The U.S. Interior Department this week will hold its first onshore oil and gas auctions since President Joe Biden took office, a setback to his administration’s early efforts to end federal drilling to fight climate change.
The lease sales will run Wednesday to Thursday and will cover more than 140,000 acres (570 square kilometers) across eight Western states, posing a test of the drilling industry’s demand for new prospects at a time of soaring global energy prices.
Over 90% of the acreage will be in big oil producing state Wyoming, with the rest sprinkled across Colorado, Montana, Nevada, New Mexico, North Dakota, Oklahoma, and Utah.
A federal judge last year effectively compelled the auctions by blocking the Biden administration’s decision to suspend the federal oil and gas leasing program over its climate impacts.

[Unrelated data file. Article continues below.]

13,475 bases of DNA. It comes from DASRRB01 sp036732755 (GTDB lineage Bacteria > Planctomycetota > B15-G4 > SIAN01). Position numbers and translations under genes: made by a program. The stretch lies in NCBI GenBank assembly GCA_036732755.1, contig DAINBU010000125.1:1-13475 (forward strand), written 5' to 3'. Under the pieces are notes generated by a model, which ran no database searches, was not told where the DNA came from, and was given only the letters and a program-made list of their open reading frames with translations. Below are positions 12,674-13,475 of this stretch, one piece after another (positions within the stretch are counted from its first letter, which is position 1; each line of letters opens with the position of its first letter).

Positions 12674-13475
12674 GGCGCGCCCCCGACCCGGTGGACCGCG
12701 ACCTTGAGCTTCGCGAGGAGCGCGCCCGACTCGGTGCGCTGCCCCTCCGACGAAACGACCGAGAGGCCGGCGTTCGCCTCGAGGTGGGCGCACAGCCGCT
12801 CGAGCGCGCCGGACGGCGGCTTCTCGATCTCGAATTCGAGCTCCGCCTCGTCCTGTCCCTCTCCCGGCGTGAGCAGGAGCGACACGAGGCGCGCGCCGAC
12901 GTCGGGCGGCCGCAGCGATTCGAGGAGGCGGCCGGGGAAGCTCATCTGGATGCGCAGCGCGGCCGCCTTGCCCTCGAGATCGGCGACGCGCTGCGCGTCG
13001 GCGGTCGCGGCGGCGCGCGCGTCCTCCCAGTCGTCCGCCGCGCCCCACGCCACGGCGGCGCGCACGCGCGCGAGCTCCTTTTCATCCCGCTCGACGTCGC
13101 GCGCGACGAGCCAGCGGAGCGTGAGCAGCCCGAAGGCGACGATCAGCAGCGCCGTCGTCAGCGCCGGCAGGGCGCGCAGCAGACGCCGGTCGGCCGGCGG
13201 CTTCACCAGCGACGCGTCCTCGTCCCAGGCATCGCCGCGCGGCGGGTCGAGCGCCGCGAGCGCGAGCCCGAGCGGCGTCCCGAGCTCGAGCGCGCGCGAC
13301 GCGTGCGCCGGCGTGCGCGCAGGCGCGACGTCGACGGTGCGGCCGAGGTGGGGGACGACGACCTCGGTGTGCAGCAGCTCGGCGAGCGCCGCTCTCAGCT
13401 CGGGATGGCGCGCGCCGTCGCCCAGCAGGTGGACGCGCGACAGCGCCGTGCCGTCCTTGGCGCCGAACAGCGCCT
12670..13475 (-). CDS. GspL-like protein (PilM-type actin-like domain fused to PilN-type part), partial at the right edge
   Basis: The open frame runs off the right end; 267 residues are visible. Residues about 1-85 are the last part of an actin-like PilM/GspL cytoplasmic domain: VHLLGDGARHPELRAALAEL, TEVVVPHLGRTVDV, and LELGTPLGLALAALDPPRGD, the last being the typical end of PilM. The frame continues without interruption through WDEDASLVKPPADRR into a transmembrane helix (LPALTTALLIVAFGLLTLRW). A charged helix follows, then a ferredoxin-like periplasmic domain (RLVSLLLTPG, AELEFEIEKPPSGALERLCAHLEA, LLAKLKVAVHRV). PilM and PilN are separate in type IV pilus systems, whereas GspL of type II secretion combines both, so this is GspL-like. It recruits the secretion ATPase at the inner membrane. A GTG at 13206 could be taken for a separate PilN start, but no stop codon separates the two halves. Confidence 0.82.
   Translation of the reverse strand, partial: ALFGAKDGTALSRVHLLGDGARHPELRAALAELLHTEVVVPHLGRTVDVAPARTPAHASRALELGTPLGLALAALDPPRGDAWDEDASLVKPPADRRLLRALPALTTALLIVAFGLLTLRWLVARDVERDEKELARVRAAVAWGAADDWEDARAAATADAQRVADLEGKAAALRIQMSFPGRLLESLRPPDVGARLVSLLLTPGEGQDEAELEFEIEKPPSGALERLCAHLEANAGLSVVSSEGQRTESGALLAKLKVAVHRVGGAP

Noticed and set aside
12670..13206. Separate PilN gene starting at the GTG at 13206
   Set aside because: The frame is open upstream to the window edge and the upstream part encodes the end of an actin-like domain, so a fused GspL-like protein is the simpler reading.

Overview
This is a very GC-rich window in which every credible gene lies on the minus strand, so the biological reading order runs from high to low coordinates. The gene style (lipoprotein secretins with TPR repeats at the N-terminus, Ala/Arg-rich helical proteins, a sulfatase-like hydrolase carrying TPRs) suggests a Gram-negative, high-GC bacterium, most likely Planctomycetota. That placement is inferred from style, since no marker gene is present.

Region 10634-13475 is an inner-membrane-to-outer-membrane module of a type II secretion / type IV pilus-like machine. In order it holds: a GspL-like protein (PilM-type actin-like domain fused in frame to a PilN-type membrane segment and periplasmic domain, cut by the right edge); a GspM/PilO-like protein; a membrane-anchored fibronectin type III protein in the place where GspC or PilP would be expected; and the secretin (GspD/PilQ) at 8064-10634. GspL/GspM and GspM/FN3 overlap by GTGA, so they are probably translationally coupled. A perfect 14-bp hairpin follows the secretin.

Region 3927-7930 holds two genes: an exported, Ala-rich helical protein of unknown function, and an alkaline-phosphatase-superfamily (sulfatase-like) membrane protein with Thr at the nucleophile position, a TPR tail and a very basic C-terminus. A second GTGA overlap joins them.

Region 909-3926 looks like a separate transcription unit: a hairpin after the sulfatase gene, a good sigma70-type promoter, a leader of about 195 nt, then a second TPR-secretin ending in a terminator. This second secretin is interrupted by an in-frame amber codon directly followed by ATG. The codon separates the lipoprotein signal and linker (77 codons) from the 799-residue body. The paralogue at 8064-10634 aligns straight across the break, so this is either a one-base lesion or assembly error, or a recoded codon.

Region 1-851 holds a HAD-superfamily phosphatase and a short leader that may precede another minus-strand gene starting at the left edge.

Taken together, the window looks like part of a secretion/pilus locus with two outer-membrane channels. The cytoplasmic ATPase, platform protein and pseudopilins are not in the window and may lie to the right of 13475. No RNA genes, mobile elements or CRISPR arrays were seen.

Biden had campaigned on a promise to end federal drilling to fight global warming, but has since urged oil producers to rapidly ramp up output to help consumers suffering from record prices at the pumps.
The Interior Department had held an offshore drilling auction late last year, but a different federal judge annulled that sale saying the administration failed to properly factor climate change into its analysis – a clashing legal signal that underscores how contentious the program has become.
Biden’s Interior Department initially proposed 340,000 acres for this week’s auctions, but gradually removed parcels it said were too environmentally sensitive.
The Department will also require companies to pay royalties of 18.75% on production from the acreage, up from the 12.5% in place for decades.
This week’s auctions are a fraction of the size of those held under former President Donald Trump, a major supporter of the fossil fuel industry. Trump’s Interior Department offered 26 million acres to drillers over four years.
In 2021, federal lands accounted for nearly 10% of U.S. oil and gas production.